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Saturday, December 20, 2014

Study Provides More Evidence that Gulf War Illness and CFS/ME are different conditions

The journal article below, published earlier this year, provides more evidence that Gulf War Illness and Chronic Fatigue Sydrome/Myalgic Encephalitis (CFS/ME) are different conditions.

This study, by Dr. Svetlana Khaiboullina et al,  demonstrates that pro-inflammatory cytokines show different profiles in the two conditions.  Cytokines are small proteins released by cells; pro-inflammatory cytokines are related to the body's inflammation response.  They can be found and measured in certain body fluids.

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SOURCE:

http://www.sciencedirect.com/science/article/pii/S1043466614006024

ARCHIVED ARTICLE:


Volume 72, Issue 1, March 2015, Pages 1–8

Cytokine expression provides clues to the pathophysiology of Gulf War illness and myalgic encephalomyelitis

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Highlights

Gulf War illness (GWI) is characterized by a Th1/Th17 shift.
Th1, Th2 and inflammatory cytokines characterize myalgic encephalomyelitis (ME).
Cytokine importance by Random Forest were IL-7, IL-4, TNF-α, IL-13, and IL-17F.
GWI and ME have distinct cytokine profiles despite similar symptomology.

Abstract

Gulf War illness (GWI) is a chronic disease of unknown etiology characterized by persistent symptoms such as cognitive impairment, unexplained fatigue, pervasive pain, headaches, and gastrointestinal abnormalities. Current reports suggest that as many as 200,000 veterans who served in the 1990–1991 Persian Gulf War were afflicted. Several potential triggers of GWI have been proposed including chemical exposure, toxins, vaccines, and unknown infectious agents. However, a definitive cause of GWI has not been identified and a specific biological marker that can consistently delineate the disease has not been defined. 
Myalgic encephalomyelitis (ME) is a disease with similar and overlapping symptomology, and subjects diagnosed with GWI typically fit the diagnostic criteria for ME. For these reasons, GWI is often considered a subgroup of ME.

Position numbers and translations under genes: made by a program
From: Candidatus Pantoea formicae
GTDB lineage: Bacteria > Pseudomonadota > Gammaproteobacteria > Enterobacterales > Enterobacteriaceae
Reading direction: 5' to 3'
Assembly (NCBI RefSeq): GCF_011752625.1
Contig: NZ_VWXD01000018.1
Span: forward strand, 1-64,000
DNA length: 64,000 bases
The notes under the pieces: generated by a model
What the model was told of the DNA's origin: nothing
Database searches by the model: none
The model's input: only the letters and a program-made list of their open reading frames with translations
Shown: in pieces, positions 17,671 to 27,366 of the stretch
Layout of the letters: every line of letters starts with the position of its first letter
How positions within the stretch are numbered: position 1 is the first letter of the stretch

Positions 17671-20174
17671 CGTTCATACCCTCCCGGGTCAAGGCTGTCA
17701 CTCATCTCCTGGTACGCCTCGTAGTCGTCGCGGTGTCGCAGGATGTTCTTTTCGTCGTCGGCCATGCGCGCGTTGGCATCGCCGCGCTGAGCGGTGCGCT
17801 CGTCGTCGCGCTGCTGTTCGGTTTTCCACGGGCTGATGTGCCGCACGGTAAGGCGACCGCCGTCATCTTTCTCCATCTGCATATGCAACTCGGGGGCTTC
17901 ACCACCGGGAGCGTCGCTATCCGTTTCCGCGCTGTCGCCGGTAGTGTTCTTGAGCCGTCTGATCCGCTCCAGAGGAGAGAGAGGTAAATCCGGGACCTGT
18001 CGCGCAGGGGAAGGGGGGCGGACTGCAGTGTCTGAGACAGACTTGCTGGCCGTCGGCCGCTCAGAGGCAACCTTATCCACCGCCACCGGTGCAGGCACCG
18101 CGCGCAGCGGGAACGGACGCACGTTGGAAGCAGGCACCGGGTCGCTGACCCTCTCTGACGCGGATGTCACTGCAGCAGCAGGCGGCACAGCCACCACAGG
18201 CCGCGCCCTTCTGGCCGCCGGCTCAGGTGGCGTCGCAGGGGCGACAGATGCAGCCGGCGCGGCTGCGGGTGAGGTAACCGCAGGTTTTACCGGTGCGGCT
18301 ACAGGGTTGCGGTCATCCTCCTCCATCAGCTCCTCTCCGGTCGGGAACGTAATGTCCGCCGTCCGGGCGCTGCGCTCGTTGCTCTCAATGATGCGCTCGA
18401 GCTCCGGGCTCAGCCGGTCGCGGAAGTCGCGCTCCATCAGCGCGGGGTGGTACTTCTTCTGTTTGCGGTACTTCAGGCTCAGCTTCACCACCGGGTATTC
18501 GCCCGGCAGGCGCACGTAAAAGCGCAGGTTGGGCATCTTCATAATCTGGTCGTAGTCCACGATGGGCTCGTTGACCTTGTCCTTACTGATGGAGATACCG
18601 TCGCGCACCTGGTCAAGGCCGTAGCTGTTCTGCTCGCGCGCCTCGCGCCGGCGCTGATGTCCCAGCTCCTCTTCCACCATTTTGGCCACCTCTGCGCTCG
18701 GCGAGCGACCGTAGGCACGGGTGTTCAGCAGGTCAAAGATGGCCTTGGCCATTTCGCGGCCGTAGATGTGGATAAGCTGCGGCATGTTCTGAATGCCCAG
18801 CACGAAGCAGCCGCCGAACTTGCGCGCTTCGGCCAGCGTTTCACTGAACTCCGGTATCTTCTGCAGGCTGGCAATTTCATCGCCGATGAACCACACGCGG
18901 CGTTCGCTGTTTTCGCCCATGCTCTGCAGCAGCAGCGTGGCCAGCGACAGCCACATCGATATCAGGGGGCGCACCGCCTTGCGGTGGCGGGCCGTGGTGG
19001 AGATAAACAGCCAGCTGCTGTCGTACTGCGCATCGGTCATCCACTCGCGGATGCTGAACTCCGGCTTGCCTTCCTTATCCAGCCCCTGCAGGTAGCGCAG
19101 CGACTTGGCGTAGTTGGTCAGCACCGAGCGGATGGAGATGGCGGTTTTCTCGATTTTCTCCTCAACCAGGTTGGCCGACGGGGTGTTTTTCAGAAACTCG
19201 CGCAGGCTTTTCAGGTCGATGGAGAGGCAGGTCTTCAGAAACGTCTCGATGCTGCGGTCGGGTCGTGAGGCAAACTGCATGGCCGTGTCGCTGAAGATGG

To explore this possibility and identify immune parameters that may help to understand GWI pathophysiology, we measured 77 serum cytokines in subjects with GWI and compared these data to that of subjects with ME as well as healthy controls. Our analysis identified a group of cytokines that identified ME and GWI cases with sensitivities of 92.5% and 64.9%, respectively. The five most significant cytokines in decreasing order of importance were IL-7, IL-4, TNF-α, IL-13, and IL-17F. When delineating GWI and ME cases from healthy controls, the observed specificity was only 33.3%, suggesting that with respect to cytokine expression, GWI cases resemble control subjects to a greater extent than ME cases across a number of parameters. 
These results imply that serum cytokines are representative of ME pathology to a greater extent than GWI and further suggest that the two diseases have distinct immune profiles despite their overlapping symptomology.

Keywords

  • Cytokines
  • Gulf War illness
  • Myalgic encephalomyelitis
  • Cytokines
  • Random forest: interleukin-7
Corresponding author at: Department of Biochemistry and Molecular Biology, University of Nevada School of Medicine, 1664 N Virginia St, MS 0330, Reno, NV, USA. Tel.: +1 775 682 8278; fax: +1 775 682 8258.
1
Current address: Institute of Fundamental Medicine and Biology, Kazan Federal University, Russian Federation.

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